Sunday, March 25, 2012

Me and Umstead. Part 3. First race impressions

And now back to our regularly scheduled Umstead stories.

The Umstead 100 was first held in 1994 and included just two entrants, RD Blake Norwood and Tom Newman. Beginning in 1995 it became an "official" race. I'm not really sure when I first became aware of it becoming an event as most of my memories of the 90's a blur. I refer to most of that era in my life as "The Dark Years". I won't go into any of that right now. Maybe a book someday? Anyway by 1991 I was hardly running at all and had no social life outside of immediate family and was living in depression without realizing it through most of the decade. So, anyway things were starting to get better for me emotionally by 96. I had taken up whitewater kayaking. mountain biking and I had began playing Soccer in an over 40 league so at least I was staying active. I ran a couple of hundred miles per year and did an occasional 5k or so but hardly considered myself a runner anymore and still had no friends and didn't really want any. I was always ready to retreat to my cave and other than kayaking when I had to go with a group on the dangerous stuff I did everything alone.

In 1998 I happened to have a soccer game around noon in Cary so before game time I decided to go by and check out this 100 miler I had heard about. I'd been aware of ultra's since very early in my running back in the 70's and had actually subscribed to ultrarunning magazine in 1982 or 83 but never got around to doing one. In fact I had only run one bad marathon in 1981 but back to this story. So I stopped at Camp Crabtree which is where the race HQ was that year and walked around to check things out. The only familiar face I saw was Joe Lugiano but I didn't really know him other than from knowing he was NCRC President at one time and I had seen his name in some ultra results. I hung around for about an hour and it looked interesting to me so after playing my soccer game I decided to return for awhile longer.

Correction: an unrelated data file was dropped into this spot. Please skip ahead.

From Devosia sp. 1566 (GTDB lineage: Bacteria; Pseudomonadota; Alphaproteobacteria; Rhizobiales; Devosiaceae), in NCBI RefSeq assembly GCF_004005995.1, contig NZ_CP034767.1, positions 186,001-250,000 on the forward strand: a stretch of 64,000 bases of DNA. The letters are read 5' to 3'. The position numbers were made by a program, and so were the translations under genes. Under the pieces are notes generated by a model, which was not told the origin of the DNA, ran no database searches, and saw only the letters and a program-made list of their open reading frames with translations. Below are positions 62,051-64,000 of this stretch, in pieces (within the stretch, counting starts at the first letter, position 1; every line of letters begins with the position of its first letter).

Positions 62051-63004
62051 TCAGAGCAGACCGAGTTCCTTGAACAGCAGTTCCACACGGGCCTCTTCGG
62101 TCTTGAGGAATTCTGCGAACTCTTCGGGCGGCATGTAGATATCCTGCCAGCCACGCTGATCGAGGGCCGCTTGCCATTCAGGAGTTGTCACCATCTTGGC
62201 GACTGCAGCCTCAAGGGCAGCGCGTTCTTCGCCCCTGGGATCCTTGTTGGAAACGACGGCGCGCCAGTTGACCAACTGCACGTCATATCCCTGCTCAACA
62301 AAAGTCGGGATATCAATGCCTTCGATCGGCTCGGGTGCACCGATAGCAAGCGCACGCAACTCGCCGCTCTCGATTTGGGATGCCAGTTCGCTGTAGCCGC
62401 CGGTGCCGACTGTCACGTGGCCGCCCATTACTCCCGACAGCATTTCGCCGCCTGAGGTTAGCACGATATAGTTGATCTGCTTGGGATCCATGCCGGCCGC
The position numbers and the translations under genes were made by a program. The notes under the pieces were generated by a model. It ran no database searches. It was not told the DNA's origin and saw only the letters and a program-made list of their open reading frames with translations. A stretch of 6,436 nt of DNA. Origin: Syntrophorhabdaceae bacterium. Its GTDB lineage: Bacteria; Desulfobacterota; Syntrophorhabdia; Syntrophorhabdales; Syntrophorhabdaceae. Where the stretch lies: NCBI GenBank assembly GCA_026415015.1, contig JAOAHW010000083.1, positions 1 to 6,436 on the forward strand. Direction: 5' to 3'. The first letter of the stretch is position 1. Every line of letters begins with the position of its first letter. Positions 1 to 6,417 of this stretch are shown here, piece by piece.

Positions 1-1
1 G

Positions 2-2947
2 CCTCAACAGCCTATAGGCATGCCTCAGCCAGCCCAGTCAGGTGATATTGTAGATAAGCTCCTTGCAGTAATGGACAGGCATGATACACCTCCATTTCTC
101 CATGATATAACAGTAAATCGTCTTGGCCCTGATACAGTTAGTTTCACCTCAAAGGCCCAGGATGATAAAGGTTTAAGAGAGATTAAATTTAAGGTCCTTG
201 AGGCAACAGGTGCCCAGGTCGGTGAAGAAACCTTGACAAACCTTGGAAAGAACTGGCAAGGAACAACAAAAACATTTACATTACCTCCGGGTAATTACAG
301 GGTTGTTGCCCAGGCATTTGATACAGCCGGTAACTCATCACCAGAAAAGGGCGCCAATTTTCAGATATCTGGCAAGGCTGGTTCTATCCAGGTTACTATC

Once I returned and began hanging out I decided to offer to help at the aid station. After awhile of this and enjoying and learning about this sport of ultrarunning first hand, Blake asked me if I could sit at the finish and write down runners numbers as they came through each lap. I ended up working there until 11pm when I finally left for home. I was really having a great time and didn't want to leave. I don't have too many memories of the race but I did meet Joel Zucker as he came through a couple of times. You couldn't miss him because he was quite a character, a loud and loquatious New Yorker. Joel was one of the founders of the ultralistserv and unfortunately passed away several years ago after the Hardrock 100 which he loved so much.

One of the highlights for me was seeing Eric Clifton who I knew was one of the top ultrarunners in the country for many years and is still running quality times as a masters runner. He is famous for running in his homemade "jester" running tights. I was amazed to see him running so strong and consistently for so many laps. Just before he was due to come in to finish, Blake came over and handed me a card to give to Eric when he won. Blake had to leave to take care of something important and regretted not being able to be there to congratulate Eric as he crossed the line. How ironic it seemed that I, the walk on volunteer that no one knew was given the honor of meeting the race winner ! I thought it was funny that as soon as Eric finished he walked straight to a picnic table to sit and then after doing all that great running had to be helped into the lodge.

The other major impression that I got was a young lady that came through a couple of times and was always smiling and seemed to be enjoying herself. She had planned to stop at 50 but told me she couldn't believe how good she felt and decided to go out for another lap. Several hours later she came walking in very slowly and when I asked her how she felt she said "that was a really bad idea".

Later that year in October in the middle of the Fall soccer season I tore my left ACL which proved to be a pivotal moment in my life. I suddenly realized how much I missed running regularly,competing and training , setting goals and working to achieve them. I did a lot of praying over it and committed myself to doing all I could to get back to running. I was ready and willing to give up soccer, as well as pick up games of basketball and any other sport that may lead to further injury and keep me from running again. Well you know how that ended up.


redcoalcarpet said...

Informative, enjoyable read. I aspire to run 100 miles. Any tips?

runjoey said...

I wrote this back in 2007.
you can find it in my blog archives for that year

Jimbo said...

Great stuff Joey! I enjoyed reading that.